RGV Anticipates Another Good Season

John Norman John Norman Ag Consultation Weslaco, Texas My first work in pest management in cotton, other than the farm I was raised on in Cameron County, was with the USDA at Brownsville, helping to read results from insecticide trials. All that occurred in the early to mid-60s and then again in the early 70s following a stint in the ... Read More »

Don’t Let Insects Spoil Your Picnic

We have made great strides in the last 20 years with the eradication of the boll weevil in almost all parts of the Cotton Belt and the adoption of Bt cotton varieties that substantially control caterpillar pests. However, there are still annual battles with insect and mite pests that require our diligence. Starting at the beginning, thrips management typically requires the use of at-planting insecticides. Almost everyone is using an insecticide seed treatment, and the option for Temik is no longer available. The spreading resistance of tobacco thrips to thiamethoxam, the active ingredient in Cruiser, caught us a little by surprise the last several years. In the Mid-South, this has essentially put an end to the use of Cruiser and other thiamethoxam- based insecticide seed treatments in cotton. We are concerned about going down a similar path with imidacloprid (e.g. Gaucho) as it is being used now almost exclusively. Read More »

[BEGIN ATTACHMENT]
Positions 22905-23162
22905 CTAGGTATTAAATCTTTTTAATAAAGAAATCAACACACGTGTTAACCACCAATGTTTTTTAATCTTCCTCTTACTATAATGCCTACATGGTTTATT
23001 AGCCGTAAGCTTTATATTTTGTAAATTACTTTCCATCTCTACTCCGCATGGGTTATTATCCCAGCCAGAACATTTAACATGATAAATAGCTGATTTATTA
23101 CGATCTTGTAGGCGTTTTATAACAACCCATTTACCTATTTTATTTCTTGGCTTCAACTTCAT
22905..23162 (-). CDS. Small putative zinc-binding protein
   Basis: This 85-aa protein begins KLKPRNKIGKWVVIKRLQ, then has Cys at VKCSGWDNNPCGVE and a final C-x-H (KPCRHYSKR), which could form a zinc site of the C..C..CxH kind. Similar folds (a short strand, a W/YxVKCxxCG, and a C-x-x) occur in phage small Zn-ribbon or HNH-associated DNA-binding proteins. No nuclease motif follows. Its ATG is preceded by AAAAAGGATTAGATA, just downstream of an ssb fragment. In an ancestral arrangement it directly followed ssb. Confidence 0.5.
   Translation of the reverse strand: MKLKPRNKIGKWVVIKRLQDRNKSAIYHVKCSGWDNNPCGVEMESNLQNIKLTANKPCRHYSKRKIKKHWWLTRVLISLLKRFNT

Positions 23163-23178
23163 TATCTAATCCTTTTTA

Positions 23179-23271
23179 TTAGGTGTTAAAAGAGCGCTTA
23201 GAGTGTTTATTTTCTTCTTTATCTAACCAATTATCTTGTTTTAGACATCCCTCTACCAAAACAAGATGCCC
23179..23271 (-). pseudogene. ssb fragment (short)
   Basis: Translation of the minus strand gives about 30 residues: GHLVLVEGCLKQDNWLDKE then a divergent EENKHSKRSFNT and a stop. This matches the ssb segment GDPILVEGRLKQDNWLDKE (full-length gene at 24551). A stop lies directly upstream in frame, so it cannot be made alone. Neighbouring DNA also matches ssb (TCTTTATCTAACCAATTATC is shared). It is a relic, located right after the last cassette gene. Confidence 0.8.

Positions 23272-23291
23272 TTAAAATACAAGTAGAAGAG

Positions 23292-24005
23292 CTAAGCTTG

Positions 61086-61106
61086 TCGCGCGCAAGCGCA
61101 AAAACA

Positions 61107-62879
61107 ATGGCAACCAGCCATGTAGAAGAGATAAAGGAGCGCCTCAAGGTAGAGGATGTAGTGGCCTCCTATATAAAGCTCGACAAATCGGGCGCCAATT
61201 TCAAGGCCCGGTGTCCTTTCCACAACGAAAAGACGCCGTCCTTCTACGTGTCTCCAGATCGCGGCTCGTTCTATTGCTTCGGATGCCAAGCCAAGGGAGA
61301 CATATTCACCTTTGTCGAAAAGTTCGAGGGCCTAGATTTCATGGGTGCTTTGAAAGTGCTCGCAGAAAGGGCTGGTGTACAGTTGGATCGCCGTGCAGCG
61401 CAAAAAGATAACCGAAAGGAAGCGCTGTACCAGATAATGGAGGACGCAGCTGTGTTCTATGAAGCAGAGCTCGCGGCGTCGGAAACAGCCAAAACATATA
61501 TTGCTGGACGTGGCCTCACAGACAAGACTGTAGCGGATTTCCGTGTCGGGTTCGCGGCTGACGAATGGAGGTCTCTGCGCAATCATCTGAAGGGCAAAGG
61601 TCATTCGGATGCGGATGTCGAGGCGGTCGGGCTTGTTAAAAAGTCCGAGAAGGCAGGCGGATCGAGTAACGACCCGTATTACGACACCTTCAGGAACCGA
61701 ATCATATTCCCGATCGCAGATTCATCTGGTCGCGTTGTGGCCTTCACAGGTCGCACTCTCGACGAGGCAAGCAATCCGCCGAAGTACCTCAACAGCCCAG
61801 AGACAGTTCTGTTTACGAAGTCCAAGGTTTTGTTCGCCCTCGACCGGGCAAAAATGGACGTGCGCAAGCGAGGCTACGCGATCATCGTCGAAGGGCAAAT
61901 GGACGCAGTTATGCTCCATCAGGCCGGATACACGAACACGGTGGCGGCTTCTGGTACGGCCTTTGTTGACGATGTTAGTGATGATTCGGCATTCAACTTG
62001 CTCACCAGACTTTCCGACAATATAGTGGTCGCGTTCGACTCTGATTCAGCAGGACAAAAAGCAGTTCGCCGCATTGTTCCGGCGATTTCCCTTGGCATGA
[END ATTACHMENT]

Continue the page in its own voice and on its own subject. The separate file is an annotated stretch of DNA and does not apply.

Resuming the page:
Erratic Weather May Cause Pest Pressure

Western cotton producers and pest control specialists are staying alert for changing field conditions because of this season’s erratic weather patterns and continued water concerns in the region. In California, early season cotton was subject to pressures that are not typically a widespread problem in that state. “It’s been a strange early season with some early, widespread armyworm damage,” says ... Read More »

Texas Insect Pressure Varies in Each Region

The Texas High Plains (THP), largest contiguous cotton patch in the world, had faced an unprecedented drought in 2011 and was unable to recover from the severe drought conditions until last fall. The insect pressure in cotton was relatively low during those dry years. The region has now received significant moisture. In fact, THP cotton planting to date has been limited to less than 10 percent due to the frequent rain events, which would have approached 50 percent in more normal years. We expect the planting to speed up as soon as the weather clears up. With good area-wide moisture and roadside weed hosts in high abundance, a higher-than-usual insect pressure can be expected this year in the THP and throughout Texas. Roadside weed hosts, Conservation Reserve Program grasses and wheat serve as excellent sources of thrips that could likely move to seedling cotton upon wheat harvest or weed senescence. Thrips are considered the most significant insect pest of THP cotton, primarily because their damage is generally compounded with early season environmental injury of seedling cotton brought on by high winds, sandstorms and cool/wet weather. Read More »